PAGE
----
As your pet reaches old age, your thoughts may turn to the inevitable—the passing of your beloved companion—and knowing the end is near is difficult to process. Many quality-of-life assessment tools are available to help you objectively evaluate your senior pet’s quality of life by assessing their happiness and comfort level, and to prevent unnecessary pain and suffering. One of the most common quality-of-life assessment tools is the Hurt, Hunger, Hydration, Hygiene, Happiness, Mobility, More good days than bad (HHHHHMM) scale, developed by Dr. Alice Villalobos. Whether you choose palliative and hospice care for your pet as they near the end of their life, or believe that humane euthanasia will be the appropriate choice when the time comes, our Animal Hospital of Council Bluffs team recommends you follow the HHHHHMM scale’s seven factors to evaluate your pet’s quality of life.

#1: Hurt

As pets age, their bodies begin to show a lifetime’s wear and tear, which may be evident in crippling osteoarthritis pain. Limping, lameness, and difficulty walking, rising, and lying down are common osteoarthritis signs in pets. Pets in pain are often unable to perform their favorite activities—playing and jumping up on the couch—or basic functions, such as crouching to reach their food and water bowls, and eliminating properly.

While osteoarthritis is the most common painful condition in pets, other health issues, such as dental disease, cancer, and chronic ear, urinary, or skin infections, can also cause discomfort. While a range of therapies can alleviate pets’ pain, some conditions may not respond well to medications or treatments, especially in a disease’s end stages. Chronic pain can significantly decrease your pet’s quality of life.

#2: Hunger

Many senior pets’ appetite decreases as they age, because their energy needs have decreased, or because they have a medical condition. Certain health issues, such as kidney failure, cause pets to become nauseous, so they avoid eating and may not receive enough nutrition. In addition, many cancers and pain medications cause digestive problems. Fortunately, you have many options to encourage your pet to eat—hand feeding, switching food brands and flavors, incorporating canned pet food or baby food, or home cooking can help. In some cases, pets need advanced nutritional support, which can be provided through a feeding tube. The time to make a decision about your pet’s declining quality of life arrives once your pet shows no interest in food, and cannot take in enough nutrition to maintain their bodily processes.

#3: Hydration

If your pet is not eating enough, they may also not be drinking enough to stay hydrated. Conditions that cause vomiting, diarrhea, or increased urination (e.g., kidney disease, gastrointestinal disease, diabetes) can make it challenging for your pet to take in enough fluid to keep up with losses. Some pets tolerate regular subcutaneous fluid administration to stay hydrated, while others refuse this treatment. If you struggle to administer fluids to your pet, they may be unable to stay adequately hydrated.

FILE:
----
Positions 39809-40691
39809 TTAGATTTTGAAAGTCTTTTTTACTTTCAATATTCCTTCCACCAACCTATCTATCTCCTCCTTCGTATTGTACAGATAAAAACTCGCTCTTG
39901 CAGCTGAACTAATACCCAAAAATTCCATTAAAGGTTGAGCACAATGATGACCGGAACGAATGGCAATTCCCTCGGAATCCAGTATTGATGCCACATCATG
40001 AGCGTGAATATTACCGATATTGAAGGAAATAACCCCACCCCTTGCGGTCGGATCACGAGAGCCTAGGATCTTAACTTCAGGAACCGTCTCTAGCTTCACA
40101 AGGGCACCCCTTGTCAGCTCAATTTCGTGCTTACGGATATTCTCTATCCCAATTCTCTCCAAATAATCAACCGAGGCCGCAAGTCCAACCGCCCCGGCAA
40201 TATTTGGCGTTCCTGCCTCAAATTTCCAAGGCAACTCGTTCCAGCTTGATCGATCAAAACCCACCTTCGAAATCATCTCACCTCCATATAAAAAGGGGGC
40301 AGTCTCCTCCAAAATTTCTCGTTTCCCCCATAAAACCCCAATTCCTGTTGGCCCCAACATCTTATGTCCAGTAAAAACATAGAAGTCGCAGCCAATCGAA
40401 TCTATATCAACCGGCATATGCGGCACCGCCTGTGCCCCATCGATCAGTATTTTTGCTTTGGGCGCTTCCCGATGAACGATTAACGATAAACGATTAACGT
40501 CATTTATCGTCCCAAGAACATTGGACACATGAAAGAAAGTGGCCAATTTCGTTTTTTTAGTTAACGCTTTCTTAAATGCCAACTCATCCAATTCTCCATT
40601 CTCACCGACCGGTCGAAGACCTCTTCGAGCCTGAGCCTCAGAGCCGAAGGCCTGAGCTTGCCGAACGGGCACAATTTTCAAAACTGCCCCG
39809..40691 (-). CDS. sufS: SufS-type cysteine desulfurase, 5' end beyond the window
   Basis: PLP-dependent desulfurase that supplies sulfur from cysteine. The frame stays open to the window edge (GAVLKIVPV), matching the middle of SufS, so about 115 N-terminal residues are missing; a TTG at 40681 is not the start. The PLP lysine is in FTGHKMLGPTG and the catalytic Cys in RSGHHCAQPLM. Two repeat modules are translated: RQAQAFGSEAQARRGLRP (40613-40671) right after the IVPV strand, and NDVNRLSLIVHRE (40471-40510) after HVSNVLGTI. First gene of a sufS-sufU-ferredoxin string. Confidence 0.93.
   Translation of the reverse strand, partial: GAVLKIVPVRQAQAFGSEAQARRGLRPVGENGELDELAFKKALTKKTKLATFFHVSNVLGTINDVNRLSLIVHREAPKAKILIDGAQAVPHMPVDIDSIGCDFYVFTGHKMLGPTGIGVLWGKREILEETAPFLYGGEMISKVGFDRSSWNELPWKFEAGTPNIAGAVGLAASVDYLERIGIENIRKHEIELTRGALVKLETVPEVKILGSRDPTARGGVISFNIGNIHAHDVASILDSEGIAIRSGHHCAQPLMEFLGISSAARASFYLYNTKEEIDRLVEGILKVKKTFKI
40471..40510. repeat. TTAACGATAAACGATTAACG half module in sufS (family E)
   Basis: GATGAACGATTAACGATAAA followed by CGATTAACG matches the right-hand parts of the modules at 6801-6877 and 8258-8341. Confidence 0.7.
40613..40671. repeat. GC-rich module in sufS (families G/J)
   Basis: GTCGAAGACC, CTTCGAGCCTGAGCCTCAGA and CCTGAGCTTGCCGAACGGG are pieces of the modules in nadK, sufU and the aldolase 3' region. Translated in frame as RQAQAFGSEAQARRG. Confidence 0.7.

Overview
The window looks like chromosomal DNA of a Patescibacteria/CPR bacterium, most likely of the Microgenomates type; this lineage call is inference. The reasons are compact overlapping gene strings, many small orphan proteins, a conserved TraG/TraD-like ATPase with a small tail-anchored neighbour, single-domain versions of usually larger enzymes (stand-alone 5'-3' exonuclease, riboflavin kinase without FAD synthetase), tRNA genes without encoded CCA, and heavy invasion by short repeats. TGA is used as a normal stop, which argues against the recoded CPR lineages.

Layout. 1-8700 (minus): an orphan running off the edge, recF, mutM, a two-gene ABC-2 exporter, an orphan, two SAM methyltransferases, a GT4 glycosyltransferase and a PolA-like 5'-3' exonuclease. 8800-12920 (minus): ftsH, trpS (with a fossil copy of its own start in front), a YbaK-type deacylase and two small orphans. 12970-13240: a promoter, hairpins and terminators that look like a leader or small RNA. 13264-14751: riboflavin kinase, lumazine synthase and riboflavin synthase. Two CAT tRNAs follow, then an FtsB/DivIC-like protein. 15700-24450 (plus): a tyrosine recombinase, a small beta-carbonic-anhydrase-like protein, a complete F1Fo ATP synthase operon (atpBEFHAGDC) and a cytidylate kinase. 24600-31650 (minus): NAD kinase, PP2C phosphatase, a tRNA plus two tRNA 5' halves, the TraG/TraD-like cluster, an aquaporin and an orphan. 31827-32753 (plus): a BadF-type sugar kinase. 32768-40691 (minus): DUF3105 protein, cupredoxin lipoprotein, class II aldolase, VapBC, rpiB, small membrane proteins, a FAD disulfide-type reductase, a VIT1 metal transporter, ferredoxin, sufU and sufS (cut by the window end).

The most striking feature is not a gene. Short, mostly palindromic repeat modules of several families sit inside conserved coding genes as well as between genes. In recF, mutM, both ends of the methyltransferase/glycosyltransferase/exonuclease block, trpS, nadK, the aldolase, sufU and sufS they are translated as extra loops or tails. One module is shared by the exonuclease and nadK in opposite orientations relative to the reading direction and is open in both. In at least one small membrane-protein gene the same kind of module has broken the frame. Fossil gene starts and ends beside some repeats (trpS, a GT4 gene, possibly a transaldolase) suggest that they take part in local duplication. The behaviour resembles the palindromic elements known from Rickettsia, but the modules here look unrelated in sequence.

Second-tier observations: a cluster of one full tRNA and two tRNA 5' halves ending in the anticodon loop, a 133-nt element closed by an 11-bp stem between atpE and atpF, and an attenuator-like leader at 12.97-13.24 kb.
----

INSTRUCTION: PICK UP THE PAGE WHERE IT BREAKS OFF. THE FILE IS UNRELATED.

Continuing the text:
#4: Hygiene

Pets who experience decreased mobility and elimination issues often have problems staying clean. A large dog’s incontinence can be difficult to manage, and they can suffer from chronic skin and urinary tract infections if you are unable to keep them clean. In addition, if your pet is unable to move easily, they can develop pressure sores unless you regularly assist them in rolling from side to side.

#5: Happiness

You know your pet’s mood best. Does your pet still express joy and show interest in the environment around them? Do they respond to social interaction and want to be around the family? Or, is your pet depressed, anxious, bored, or afraid? Pets with limited mobility, or those with incontinence issues, may feel lonely if you place their bed in an out-of-the-way room, so place your pet’s bed where they can still feel like they are part of their family who are happy to interact with them.

#6: Mobility

Senior pets commonly experience decreasing mobility, and many options are available to help your pet get up and move. However, if your pet is large, helping them walk and eliminate appropriately can be challenging. You can try using a cart, sling, or harness to help your pet with mobility issues, but if none of these is feasible, you may be unable to keep them clean after eliminating, and they can become depressed and unhappy.

#7: More good days than bad

While you can evaluate certain aspects of your pet’s health to assess their quality of life, you should also consider their overall happiness. When bad days outnumber good days, your pet’s suffering is significant, and their quality of life is poor. 

Assessing your senior pet’s quality of life can be difficult, especially when trying to remain objective. For help evaluating your pet’s comfort and happiness, schedule an appointment with our Animal Clinic of Council Bluffs team.